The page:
. Introduction Cardiovascular reactivity may be defined as a change in a relevant variable, such as blood pressure, from resting baseline to task conditions. Typically, the task involves mental effort, psychomotor skill, social evaluation or some other psychological or physical threat. There is evidence supporting the idea that the tendency to react strongly to psychological or physical challenge is a reliable individual trait, demonstrating test–retest reliability over a period of 10 years or more (Sherwood and Turner, 1992 and Sherwood et al., 1997). A body of literature has developed to indicate that the tendency to show cardiovascular reactivity is influenced by personality variables for Type A (Juszczak and Andreassi, 1987, Ganster et al., 1991 and Sundin et al., 1995) and hostile men (Brown and Smith, 1992 and Bongard et al., 1998). Not as much research has been devoted to personality factors as moderators of CVR in women, and the results have been largely negative. A review by Lawler et al. (1990) led to a conclusion that small sample sizes may have accounted for the mixed findings regarding personality and CVR for women. Lawler et al. (1989) did report greater CVR for Type A women when a real-life stressor was used (a midterm examination). Later, Fichera and Andreassi (1998) observed greater CVR for Type A and for hostile women in two tasks (an oral quiz and reaction time). The objective in the present investigation was to determine the CVR of both men and women to a task that is likely to be very stressful, a real-life classroom speech for which the student receives a grade. The personality variables selected for study were Type A/B behavior and hostility. It was expected that Type A men and women would demonstrate higher CVR in terms of blood pressure (systolic, diastolic and mean arterial pressure) and heart rate (HR) than Type Bs in this public speaking task. It was also predicted that women and men scoring high on a measure of hostility (Cook–Medley Hostility Scale) would demonstrate higher blood pressure and HR than those scoring low on the scale. Previous findings (Matthews and Stoney, 1988, Girdler et al., 1990 and Stoney, 1992) also suggest that men and women would differ in their reactivity profile, with men showing higher reactivity on all variables except heart rate.
نتیجه گیری انگلیسی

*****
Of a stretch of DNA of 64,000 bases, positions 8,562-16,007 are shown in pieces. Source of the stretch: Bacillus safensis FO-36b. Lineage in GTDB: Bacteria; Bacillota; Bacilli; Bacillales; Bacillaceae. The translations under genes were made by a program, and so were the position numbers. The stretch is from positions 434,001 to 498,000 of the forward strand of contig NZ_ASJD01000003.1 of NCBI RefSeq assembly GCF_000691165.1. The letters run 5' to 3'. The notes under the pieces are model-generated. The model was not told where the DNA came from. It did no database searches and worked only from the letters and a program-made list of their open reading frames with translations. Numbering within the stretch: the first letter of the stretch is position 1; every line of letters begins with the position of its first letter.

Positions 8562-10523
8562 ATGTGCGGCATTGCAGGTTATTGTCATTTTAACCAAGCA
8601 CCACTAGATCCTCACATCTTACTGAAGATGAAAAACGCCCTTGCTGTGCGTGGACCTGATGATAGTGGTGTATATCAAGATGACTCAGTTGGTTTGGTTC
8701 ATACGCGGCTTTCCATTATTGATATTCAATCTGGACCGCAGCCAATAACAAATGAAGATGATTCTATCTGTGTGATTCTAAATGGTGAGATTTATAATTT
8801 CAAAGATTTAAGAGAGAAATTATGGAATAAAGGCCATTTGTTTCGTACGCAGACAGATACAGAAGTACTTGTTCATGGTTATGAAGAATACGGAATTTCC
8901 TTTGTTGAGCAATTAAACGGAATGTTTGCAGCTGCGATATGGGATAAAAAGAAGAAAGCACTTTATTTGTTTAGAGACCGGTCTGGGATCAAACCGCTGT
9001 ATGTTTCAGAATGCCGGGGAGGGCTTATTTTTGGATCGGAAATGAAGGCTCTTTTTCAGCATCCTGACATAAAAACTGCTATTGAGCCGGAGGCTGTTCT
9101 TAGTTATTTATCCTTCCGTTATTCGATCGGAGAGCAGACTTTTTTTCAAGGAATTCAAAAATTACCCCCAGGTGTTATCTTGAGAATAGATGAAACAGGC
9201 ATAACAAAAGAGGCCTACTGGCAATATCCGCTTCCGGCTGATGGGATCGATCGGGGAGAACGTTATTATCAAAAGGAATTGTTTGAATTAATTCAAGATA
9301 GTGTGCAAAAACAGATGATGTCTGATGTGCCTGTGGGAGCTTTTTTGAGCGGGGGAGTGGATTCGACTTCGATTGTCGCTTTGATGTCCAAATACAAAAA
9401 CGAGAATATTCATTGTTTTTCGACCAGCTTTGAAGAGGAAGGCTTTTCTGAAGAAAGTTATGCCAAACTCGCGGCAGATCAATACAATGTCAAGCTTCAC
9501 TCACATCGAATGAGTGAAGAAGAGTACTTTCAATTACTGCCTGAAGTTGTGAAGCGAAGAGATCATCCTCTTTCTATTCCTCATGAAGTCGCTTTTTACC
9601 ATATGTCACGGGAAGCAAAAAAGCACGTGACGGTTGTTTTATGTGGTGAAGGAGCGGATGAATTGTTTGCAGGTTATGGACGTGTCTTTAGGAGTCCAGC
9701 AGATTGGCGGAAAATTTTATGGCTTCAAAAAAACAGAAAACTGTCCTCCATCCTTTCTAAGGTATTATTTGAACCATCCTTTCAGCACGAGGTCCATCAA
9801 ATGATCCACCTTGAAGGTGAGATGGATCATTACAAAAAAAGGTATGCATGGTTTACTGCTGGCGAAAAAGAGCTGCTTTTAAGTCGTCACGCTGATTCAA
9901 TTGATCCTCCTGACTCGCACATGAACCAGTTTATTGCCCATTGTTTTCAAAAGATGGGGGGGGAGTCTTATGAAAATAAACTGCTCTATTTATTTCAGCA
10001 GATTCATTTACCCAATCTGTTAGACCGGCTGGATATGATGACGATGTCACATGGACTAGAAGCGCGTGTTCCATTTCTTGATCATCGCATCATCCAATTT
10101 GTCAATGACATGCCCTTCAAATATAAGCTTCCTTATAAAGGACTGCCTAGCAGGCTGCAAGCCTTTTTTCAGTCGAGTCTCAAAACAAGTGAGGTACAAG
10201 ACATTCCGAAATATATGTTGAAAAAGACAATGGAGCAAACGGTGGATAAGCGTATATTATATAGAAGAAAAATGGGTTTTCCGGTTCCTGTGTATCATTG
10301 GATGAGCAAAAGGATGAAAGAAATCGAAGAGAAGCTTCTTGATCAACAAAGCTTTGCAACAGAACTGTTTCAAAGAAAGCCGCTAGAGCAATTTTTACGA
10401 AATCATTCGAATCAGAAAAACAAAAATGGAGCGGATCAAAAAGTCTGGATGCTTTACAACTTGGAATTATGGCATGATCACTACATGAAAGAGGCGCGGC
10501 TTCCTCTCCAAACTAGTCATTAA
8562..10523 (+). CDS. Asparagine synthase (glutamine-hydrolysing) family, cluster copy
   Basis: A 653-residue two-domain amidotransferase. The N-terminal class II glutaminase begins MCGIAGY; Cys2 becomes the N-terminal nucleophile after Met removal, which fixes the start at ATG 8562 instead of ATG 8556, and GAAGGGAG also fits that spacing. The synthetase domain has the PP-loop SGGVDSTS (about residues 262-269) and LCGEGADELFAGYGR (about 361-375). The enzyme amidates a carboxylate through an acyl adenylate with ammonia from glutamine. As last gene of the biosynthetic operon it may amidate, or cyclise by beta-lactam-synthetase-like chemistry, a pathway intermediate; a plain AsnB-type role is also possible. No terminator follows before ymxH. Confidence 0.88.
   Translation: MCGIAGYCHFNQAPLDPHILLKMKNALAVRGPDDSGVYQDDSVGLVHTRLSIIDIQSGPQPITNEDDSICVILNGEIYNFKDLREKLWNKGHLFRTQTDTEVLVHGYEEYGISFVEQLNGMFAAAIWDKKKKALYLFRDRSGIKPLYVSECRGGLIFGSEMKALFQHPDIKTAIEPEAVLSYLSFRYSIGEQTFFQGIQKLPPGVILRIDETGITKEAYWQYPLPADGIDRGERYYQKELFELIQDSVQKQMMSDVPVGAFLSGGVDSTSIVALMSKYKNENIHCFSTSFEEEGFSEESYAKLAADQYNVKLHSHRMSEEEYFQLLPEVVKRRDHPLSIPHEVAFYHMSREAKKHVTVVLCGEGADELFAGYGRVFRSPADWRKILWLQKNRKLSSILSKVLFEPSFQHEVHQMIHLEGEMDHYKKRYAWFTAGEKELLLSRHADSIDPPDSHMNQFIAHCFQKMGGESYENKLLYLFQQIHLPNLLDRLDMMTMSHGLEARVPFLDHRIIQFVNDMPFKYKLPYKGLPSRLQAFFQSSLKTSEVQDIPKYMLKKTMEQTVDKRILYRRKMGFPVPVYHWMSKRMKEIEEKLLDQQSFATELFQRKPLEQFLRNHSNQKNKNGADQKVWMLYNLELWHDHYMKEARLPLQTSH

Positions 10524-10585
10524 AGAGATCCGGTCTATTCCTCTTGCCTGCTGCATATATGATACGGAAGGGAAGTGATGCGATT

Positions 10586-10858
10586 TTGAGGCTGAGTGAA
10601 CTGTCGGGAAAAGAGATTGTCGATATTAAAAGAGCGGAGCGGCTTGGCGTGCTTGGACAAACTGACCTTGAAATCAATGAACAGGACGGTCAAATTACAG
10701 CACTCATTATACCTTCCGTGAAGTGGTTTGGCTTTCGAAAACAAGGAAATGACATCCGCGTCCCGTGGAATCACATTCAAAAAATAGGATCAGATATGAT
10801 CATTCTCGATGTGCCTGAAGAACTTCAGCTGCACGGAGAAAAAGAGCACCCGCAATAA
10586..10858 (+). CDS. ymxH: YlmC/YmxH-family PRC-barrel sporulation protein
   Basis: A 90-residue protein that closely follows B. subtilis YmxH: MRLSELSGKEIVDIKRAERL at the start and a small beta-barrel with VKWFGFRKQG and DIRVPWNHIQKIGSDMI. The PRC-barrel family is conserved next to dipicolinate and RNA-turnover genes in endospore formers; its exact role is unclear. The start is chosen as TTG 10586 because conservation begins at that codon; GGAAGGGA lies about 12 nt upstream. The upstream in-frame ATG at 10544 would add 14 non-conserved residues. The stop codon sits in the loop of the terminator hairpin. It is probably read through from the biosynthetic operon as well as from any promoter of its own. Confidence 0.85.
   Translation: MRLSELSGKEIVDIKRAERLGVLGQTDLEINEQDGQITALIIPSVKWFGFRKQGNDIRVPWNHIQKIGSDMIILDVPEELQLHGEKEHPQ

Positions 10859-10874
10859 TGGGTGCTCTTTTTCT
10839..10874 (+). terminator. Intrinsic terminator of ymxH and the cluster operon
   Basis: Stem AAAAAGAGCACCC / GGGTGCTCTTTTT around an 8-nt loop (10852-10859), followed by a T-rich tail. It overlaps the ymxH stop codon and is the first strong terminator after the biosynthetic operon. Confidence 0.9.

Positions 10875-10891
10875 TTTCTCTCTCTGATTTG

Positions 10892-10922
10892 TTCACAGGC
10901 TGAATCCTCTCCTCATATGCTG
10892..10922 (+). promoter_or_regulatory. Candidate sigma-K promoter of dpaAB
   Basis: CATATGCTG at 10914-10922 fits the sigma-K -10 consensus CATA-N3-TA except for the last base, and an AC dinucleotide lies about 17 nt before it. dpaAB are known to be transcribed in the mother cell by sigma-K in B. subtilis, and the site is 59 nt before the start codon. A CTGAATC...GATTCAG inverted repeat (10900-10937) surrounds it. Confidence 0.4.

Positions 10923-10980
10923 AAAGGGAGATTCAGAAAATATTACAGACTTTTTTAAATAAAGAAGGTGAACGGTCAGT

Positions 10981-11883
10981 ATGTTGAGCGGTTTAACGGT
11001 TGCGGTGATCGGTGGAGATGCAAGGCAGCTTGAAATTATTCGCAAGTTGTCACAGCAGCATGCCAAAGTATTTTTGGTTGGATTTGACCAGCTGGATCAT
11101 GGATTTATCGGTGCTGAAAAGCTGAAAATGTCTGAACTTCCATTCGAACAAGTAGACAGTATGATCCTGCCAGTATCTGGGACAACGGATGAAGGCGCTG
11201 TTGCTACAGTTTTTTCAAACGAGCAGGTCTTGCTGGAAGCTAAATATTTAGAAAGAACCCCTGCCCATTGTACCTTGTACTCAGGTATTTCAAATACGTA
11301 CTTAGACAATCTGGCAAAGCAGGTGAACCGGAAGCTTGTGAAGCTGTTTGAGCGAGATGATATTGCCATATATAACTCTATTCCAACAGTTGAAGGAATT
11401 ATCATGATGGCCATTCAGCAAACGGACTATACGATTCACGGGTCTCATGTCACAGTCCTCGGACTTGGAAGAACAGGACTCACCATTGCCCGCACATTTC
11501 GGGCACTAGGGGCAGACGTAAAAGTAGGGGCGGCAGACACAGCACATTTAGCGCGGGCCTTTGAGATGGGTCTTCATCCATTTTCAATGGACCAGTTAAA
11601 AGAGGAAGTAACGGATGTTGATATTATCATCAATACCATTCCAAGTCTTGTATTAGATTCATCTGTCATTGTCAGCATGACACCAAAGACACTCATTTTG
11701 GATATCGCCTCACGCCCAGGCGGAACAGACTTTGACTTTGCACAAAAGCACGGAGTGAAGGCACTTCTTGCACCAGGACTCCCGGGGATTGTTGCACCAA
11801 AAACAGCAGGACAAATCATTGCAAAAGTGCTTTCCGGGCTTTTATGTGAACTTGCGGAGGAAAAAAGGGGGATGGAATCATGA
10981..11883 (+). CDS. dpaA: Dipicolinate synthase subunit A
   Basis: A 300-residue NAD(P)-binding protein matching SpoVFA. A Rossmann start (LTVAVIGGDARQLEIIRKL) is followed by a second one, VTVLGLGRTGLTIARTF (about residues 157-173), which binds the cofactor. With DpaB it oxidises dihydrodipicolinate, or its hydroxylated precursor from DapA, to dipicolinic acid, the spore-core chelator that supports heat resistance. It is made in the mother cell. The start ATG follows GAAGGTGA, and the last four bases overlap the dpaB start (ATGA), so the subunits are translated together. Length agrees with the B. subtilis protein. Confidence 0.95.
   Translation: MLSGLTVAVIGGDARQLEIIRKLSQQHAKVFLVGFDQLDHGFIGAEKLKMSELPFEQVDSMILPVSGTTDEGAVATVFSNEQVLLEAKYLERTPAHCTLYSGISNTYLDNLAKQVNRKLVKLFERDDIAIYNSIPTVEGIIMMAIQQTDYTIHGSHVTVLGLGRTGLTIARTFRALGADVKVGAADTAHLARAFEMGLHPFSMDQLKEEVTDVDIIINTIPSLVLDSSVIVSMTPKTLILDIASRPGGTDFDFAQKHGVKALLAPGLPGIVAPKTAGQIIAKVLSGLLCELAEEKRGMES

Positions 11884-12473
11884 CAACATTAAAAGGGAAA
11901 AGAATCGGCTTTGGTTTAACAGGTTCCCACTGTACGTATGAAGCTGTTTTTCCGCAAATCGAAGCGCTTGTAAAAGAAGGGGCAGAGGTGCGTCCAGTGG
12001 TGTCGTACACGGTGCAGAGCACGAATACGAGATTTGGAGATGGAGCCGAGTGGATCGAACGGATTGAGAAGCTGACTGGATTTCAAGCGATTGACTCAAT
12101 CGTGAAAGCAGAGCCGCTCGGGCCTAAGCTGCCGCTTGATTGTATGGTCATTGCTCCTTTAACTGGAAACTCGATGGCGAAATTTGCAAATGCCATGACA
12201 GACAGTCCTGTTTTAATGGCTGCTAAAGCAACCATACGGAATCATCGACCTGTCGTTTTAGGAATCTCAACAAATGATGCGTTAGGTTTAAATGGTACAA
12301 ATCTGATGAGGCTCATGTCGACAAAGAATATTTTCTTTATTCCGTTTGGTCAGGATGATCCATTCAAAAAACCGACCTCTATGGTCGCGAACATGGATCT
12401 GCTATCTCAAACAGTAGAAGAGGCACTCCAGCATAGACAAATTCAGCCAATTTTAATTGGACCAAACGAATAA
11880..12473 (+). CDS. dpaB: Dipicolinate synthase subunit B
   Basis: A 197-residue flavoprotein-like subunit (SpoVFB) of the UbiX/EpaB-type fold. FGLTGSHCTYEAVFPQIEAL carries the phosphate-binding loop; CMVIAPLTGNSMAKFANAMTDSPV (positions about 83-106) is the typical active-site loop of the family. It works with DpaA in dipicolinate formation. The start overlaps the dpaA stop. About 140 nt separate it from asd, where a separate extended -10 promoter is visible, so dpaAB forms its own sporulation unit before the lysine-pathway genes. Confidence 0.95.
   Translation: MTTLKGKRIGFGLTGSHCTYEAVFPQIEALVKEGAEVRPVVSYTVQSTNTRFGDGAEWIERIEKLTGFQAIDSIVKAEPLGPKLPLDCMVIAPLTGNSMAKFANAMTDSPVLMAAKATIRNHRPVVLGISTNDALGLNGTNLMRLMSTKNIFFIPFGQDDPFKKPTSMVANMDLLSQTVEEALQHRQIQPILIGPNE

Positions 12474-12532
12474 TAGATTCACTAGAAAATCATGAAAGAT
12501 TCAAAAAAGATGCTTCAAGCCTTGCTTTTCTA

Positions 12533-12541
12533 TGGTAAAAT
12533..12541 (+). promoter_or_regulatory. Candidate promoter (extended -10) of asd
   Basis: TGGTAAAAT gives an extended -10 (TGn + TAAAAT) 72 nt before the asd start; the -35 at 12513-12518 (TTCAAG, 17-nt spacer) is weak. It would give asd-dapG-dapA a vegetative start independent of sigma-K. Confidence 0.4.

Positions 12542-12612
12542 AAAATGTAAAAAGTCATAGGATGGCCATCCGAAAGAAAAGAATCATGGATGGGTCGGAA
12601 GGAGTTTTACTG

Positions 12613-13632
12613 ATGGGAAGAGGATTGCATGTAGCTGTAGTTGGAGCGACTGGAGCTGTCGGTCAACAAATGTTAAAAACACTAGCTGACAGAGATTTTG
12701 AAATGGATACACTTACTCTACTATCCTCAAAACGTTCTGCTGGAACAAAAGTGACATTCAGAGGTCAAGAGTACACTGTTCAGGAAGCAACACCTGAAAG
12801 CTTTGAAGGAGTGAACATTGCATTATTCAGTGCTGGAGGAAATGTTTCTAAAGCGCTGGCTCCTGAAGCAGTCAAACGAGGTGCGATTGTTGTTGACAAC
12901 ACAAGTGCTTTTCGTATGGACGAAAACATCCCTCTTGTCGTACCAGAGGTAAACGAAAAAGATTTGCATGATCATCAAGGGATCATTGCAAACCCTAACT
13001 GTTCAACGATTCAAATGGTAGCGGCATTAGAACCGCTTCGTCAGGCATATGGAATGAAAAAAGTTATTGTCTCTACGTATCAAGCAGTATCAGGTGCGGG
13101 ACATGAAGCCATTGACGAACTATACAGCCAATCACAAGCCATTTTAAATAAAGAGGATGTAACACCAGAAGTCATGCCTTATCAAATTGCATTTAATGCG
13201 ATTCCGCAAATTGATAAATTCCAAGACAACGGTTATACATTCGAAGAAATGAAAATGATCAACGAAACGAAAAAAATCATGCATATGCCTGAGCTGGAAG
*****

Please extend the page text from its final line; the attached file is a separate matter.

Results This study had between subject factors in order to allow comparisons between Type A and Type B participants and high and low hostile individuals. A within-subject comparison was used to compute the degree of CVR, or changes in measures from baseline to task. Mean baseline physiological measures were computed for HR, systolic blood pressure (SBP), diastolic blood pressure (DBP) and mean arterial pressure (MAP) for Type A and B and men and women (see Table 1). None of the baseline differences between Type As and Bs were significant. Differences in baselines between men (men higher) were significant for MAP, t=4.98, d.f.=64, P<0.001; SBP t=6.59, d.f.=64, P<0.001; and DBP, t=3.32, d.f.=64, P<0.01. These tests were two-tailed and were significant even after applying the Bonferroni correction for computing multiple t-ratios. Reactivity scores were computed by subtracting mean baseline measures from the mean level of a particular measure during the speech. So, for example, a mean HR reactivity of 29.71 for women indicates that, on the average, women’s HR increased by almost 30 b.p.m. during the speech as compared to the baseline measurement (see Table 2). Examination of Table 2 reveals that reactivity on all measures was very high. The BP units are in millimeters of mercury (mm/Hg). Table 1. Cardiovascular measures during baseline for Type A and B and for men and womena Baseline Type A Type B Men Women (N=27) (N=20) (N=30) (N=56) MAP 92.4 96.5 99.9 90.3 Heart rate 83.7 83.8 77.8 83.2 Systolic BP 122.7 126.8 132.4 117.8 Diastolic BP 70.7 75.6 77.4 70.4 a Notes. MAP, mean arterial pressure; BP, blood pressure. Blood pressure is expressed in mmHg. Table options Table 2. Mean reactivity and differences between men (N=30) and women (N=56) and univariate analysis of variance a Mean reactivity Univariate ANOVA Men Women d.f. F P MAP 22.22 19.51 (1, 84) 6.17 0.015* Heart rate 23.94 29.71 (1, 84) 5.54 0.021* Systolic BP 25.87 24.08 (1, 84) 2.31 0.132 Diastolic BP 19.36 16.14 (1, 84) 9.49 0.003** a Notes. Mean reactivity is the difference between baseline and task levels. MAP, mean arterial pressure; BP, blood pressure. Significance tests are two-tailed. * Significance at the 0.05 level. ** Significance at the 0.01 level. Table options A multivariate analysis of variance (MANOVA) was performed to determine if the reactivity scores differed significantly from zero. A resulting equivalent of Hotellings T square, F=17.2, d.f.=4,81, P<0.001, indicated significance. Table 2 also shows the results for a univariate analysis of variance (ANOVA) computed for the male–female differences. The males showed significantly higher BP reactivity (F=9.49, d.f.=1,84, P<0.003 and F=6.17, d.f.=1,84, P<0.015, respectively, for DBP and MAP), whereas the women had greater HR reactivity (F=5.54, d.f.=1,84, P<0.021). It was expected that Type A and high hostility would be predictive of greater reactivity. Correlations were run in order to analyze the relationships between personality and changes in HR and BP. None of the personality measures were significantly correlated with any of the reactivity scores. Mean reactivity scores were computed for Type A, Type B and mid-range scoring participants. A MANOVA was computed for the three groups to determine whether Type A’s mean reactivity scores differed from the other groups. A Wilk’s Lambda, F=0.961, d.f.=4,81, P>0.05 indicated non-significance. All univariate tests were also insignificant. Differences in reactivity of those scoring high and low in hostility were analyzed to see if they reacted differently to the stressor. A MANOVA was performed resulting in A Wilk’s Lambda, F=0.574, d.f.=4/81, P>0.05, indicating non-significance. All univariate F statistics were also non-significant. Separate analyses for hostility and reactivity were conducted for men and women. The average hostility scores of the high and low hostile men were not different from the respective average hostility scores of the high and low hostile women. There were no differences in baseline cardiovascular measures between high (n=15) and low (n=15) hostile men and between high (n=28) and low (n=28) hostile women. For men scoring high in hostility, their MAP reactivity (mean=23.78) was greater than those scoring low (mean=19.42, F= 7.62, d.f.=1/22, P<0.01). The same pattern was observed for DBP. The high hostile men had a mean increase of 20.86 mmHg for DBP, whereas low hostiles had mean increases of 17.17 mmHg (F=3.49, d.f.=1/22, P<0.05). For women, there were no significant differences in reactivity between those scoring low and high on the hostility scale. There were several apparent physiological differences between men and women, independent of personality (see Fig. 1). A MANOVA was conducted to test for differences between the sexes. The differences between baseline and task levels for the four cardiovascular measures were entered as dependent variables. A Wilk’s Lambda, F=3.88, d.f.=4,81, P<0.006, indicated that the sexes differed in one or more of the reactivity indices. In particular, univariate F statistics showed that men and women differed in three out of the four reactivity indices, DBP, MAP and HR (see Table 2). Fig. 1 graphically illustrates CVR during the classroom speech. Note the greater HR reactivity for women and greater BP reactivity for men. Reactivity to class presentation for women (N=56) and men (N=30). MAP and BP are ... Fig. 1. Reactivity to class presentation for women (N=56) and men (N=30). MAP and BP are expressed in mmHg and heart rate in beats per minute (b.p.m.).